Such “on demand” convenience and cost efficiency are also imbued in the conferencing offerings of Global Crossing (http://www.globalcrossing; com). Their collaboration services include the expected triumvirate of audio, video and web-based conferencing tools for boosting productivity while reducing related meeting expenses.

For example, Global Crossing’s Ready-Access Video service allows users to simultaneously display presentations and high-quality video, thus coalescing the benefits of videoconferencing and web conferencing into a single screen. Ready-Access Video gives users real-time content control and supports on-demand multi-point video bridging, integrated recording, streaming and broadcasting, web-based presentations and archiving. Meeting participants can connect to a discussion through a standard videoconferencing system by phone and the web, or by watching a full video stream at their computers. A reservationless Personal Identification Number (PIN) system allows users to start videoconferences as easily as if they were initiating Ready-Access audio conferences.

Global Crossing offers Ready-Access Video in partnership with IP technologies provider Applied Global Technologies (AGT). Ready-Access Video and IP Video are applications that dwell within Global Crossing’s converged IP offer, which supports ISDN and IP-based endpoints for videoconferencing services.

Bringing It All Together, Wiki-Style
Central Desktop (http://www.centraldesktop. com) is an independent wiki-based collaboration tool designed for business teams. Often compared to JotSpot (recently purchased by Google (News - Alert)), Central Desktop requires no configuration or programming. It’s been called the “wiki without the wiki.”

More than 12,000 users around the world use Central Desktop technology, including engineers. Interestingly, Central Desktop was recently chosen by BusinessWeek readers as the number two collaboration tool behind Wikipedia and ahead of JotSpot. It’s a natural — a 100% web-based collaboration tool with integrated web conferencing capabilities. There is no software to install or download, and Central Desktop can be accessed via Internet Explorer, Firefox or Mozilla browsers, from just about any location. Their On-Demand Model appears both affordable and scalable. Version-tracked files and documents can be stored in a full-text searchable environment (PDF, Word, Excel, PPT, HTML and Saved Bookmarks). Corporate project calendars can be shared and syndicated via iCal and RSS. Real-time collaboration can occur both inside and outside the enterprise firewall.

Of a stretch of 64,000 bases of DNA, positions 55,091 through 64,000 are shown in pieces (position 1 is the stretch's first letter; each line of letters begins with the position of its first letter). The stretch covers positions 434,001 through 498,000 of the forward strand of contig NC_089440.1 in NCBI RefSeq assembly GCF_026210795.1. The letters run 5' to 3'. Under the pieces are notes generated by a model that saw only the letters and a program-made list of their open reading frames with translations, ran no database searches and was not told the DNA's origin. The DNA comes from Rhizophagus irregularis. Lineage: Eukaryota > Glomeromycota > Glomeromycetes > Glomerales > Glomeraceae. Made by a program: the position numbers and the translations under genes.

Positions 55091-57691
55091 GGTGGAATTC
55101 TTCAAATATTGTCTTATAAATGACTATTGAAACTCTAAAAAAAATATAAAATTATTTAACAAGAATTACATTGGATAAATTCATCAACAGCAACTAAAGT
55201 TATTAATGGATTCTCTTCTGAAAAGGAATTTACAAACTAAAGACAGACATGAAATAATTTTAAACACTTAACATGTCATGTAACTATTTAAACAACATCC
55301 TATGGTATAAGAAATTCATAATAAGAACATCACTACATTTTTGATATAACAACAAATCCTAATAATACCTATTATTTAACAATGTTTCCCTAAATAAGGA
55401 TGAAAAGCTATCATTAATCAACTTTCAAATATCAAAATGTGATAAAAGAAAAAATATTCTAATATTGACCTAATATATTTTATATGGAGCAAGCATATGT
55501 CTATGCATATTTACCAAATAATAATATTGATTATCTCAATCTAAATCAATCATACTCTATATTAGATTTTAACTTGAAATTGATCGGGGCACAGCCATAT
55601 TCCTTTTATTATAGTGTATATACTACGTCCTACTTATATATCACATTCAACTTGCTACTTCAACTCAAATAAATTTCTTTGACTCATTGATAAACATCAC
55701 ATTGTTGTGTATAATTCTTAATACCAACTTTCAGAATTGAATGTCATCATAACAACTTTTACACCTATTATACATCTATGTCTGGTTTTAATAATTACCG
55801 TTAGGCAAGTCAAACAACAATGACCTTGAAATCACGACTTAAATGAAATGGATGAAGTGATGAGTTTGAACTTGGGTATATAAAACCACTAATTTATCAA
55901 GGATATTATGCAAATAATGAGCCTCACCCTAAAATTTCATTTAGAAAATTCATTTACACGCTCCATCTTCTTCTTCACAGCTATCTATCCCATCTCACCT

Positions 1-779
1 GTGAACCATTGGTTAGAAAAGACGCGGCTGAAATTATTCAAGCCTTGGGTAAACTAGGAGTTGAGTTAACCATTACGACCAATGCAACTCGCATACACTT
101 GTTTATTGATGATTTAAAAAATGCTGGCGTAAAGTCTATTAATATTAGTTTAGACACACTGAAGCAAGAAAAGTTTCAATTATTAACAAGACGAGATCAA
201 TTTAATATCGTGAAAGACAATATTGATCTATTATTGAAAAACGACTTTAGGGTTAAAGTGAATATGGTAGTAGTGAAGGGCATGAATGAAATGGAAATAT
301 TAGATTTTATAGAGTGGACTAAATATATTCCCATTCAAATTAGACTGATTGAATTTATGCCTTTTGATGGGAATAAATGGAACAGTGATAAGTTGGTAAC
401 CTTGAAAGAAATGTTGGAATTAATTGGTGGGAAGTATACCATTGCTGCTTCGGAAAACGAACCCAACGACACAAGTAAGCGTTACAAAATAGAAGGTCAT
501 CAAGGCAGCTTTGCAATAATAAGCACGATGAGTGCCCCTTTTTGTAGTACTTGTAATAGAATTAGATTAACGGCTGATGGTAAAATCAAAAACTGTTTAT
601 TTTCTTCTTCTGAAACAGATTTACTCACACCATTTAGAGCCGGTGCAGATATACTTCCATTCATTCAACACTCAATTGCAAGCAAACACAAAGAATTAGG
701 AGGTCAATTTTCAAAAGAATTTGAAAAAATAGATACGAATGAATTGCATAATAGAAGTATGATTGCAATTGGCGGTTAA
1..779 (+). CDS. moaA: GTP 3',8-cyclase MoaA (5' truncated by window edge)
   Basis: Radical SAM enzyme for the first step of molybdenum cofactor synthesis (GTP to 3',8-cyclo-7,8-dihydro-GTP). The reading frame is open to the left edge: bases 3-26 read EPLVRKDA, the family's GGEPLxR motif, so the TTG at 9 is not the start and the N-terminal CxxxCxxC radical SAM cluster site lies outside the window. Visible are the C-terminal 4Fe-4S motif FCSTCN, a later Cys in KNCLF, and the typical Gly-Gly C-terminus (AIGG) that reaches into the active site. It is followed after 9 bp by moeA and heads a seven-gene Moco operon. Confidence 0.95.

Isaac Garcia is co-founder and CEO of Central Desktop. He says: “We’re a small team collaboration software company that provides collaboration solutions to teams in the small and medium- sized [SMB] market. However, we do reach quite a bit into the larger enterprise market too; we have several Fortune 500 companies and Global 2000 companies using our tools, but in those cases our software is used by small teams within those companies — pockets of 25 users here, 50 there, and so forth.”

Garcia continues: “Many times, to the dismay of the people with whom I often speak, I say: ‘Fundamentally, there’s nothing new under the sun that I’m going to talk to your about or show you today.’ This is not necessarily new technology. As a collaboration platform we are a wiki-type platform; that’s how we do our traditional collaboration. Well, the wiki technology concept has been around for almost 12 years now. We have web conferencing integrated into our tool now, and hey, that concept has been around for decades. However, 10 or 15 years ago these concepts just didn’t work well — or at all — in a circuit-switched environment. Now they do. The point is that these ideas have been around for a long time.”